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Battlefield converts former cafe into facility for tourists
By Preston Knight -- firstname.lastname@example.org
NEW MARKET -- The New Market Battlefield State Historical Park's transformation into a tourist information center is nearing completion.
The battlefield, which the Virginia Tourism Corp. certified as an information center several weeks ago, is converting its former cafe area, the Rusty Canteen, into a room full of brochures. About two-thirds of the racks are up, and the goal is to be in full operation by Feb. 1, director Scott Harris said.
The room will continue with cafe leftovers -- three vending machines -- while also adding a television to feature a rotation of advertisements featuring Virginia attractions. Harris said that in a 10-minute period, several loops of the same advertisement will be shown. Eventually, the television may become more interactive, with weather and reservation information available, he added.
The process began about six months ago, when the Shenandoah Valley Travel Association announced plans to close its nearby facility because of declining visitation numbers. The battlefield immediately became interested and is expecting to help itself and other attractions by serving as an information center.
"Whatever it looks like at the beginning of February will look a lot different at the beginning of August," Harris said. "It's been an evolving thing."
Fortunately for the battlefield, the work that has been and still needs to be done is occurring during the off-season for tourists. The information area, which was originally the Hall of Valor Museum's store, has been repainted and stands to have track lighting reinstalled, as well as lettering placed on the walls. Harris said the cost to the battlefield has been minimal.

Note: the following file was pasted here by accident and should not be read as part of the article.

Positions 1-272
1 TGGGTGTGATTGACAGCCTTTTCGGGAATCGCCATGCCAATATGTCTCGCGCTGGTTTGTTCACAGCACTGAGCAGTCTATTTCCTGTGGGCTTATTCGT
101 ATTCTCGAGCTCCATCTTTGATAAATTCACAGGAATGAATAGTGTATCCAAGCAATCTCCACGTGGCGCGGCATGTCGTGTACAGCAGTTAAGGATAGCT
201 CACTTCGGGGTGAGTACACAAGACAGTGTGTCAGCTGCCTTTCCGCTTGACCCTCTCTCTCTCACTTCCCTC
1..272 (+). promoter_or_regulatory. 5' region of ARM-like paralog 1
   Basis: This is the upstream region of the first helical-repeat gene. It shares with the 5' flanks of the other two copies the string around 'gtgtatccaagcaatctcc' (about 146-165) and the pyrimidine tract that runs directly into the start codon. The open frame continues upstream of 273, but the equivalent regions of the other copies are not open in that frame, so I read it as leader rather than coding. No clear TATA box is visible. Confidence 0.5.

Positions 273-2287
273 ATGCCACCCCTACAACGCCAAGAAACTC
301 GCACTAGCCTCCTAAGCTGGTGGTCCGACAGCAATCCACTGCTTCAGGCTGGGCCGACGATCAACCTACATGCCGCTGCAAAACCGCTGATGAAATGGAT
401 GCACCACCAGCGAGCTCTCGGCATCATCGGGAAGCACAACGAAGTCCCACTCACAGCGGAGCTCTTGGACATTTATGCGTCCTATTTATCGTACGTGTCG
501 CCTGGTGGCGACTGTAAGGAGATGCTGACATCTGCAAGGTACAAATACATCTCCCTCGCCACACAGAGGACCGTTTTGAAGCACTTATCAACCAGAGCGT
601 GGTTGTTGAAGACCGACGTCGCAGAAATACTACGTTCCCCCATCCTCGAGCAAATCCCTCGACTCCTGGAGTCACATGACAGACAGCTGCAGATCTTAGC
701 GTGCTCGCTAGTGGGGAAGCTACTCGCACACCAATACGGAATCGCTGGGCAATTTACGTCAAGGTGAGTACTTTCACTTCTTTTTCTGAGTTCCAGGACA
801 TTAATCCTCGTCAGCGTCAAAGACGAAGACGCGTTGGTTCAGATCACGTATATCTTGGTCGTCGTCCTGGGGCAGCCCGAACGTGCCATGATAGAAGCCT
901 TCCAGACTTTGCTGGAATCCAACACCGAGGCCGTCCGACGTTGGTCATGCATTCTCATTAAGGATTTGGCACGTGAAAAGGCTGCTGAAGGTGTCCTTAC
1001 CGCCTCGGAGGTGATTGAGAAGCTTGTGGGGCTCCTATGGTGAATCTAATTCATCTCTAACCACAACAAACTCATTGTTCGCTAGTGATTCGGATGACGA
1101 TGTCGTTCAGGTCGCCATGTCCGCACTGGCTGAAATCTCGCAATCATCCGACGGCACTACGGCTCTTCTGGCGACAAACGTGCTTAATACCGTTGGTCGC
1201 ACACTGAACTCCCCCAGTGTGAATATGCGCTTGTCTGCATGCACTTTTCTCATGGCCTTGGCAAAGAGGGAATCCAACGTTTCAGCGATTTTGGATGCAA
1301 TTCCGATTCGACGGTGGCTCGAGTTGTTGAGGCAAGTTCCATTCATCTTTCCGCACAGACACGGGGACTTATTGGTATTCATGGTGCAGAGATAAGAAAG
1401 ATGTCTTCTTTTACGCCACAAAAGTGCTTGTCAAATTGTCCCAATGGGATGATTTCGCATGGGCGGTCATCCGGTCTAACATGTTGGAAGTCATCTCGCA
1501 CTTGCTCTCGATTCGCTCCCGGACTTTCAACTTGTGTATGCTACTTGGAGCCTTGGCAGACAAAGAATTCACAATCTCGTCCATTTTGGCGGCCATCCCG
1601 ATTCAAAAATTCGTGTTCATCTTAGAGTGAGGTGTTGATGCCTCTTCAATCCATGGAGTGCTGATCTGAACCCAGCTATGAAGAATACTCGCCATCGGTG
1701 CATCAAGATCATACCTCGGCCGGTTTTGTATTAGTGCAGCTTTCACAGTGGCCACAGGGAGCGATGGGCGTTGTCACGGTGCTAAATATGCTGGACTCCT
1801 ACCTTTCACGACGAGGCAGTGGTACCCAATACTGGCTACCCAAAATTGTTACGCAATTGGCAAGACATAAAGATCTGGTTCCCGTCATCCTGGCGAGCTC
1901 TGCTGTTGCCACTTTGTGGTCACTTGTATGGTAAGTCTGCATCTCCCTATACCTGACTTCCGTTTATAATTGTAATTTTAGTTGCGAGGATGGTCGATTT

However, he does expect the price for new signs proposed along George R. Collins Drive to be several thousand dollars. Harris said the battlefield has pitched an idea of a new combined sign marking the park and information center to the Virginia Department of Transportation. He is waiting to hear from Virginia Logos, the company the state has contracted for signs.
Signs along Interstate 81 will not need to change, he added.
The travel association had about 300 different brochures, and the battlefield is going through them before stocking the racks. Various guides will also be available to the public.
The brochures will be divided into several sections -- southern, central and northern Shenandoah Valley, as well as an area carrying information for other parts of the state. A map of Virginia also will be in the room.
The vending machines, which along with others on the property net several thousand dollars a year for the battlefield, will remain unless space becomes an issue, Harris said.
Battlefield officials have kept an open mind during the transformation.
"None of this figured into our planning a year ago, or barely six months ago," Harris said. "It's a little make it up as we went along."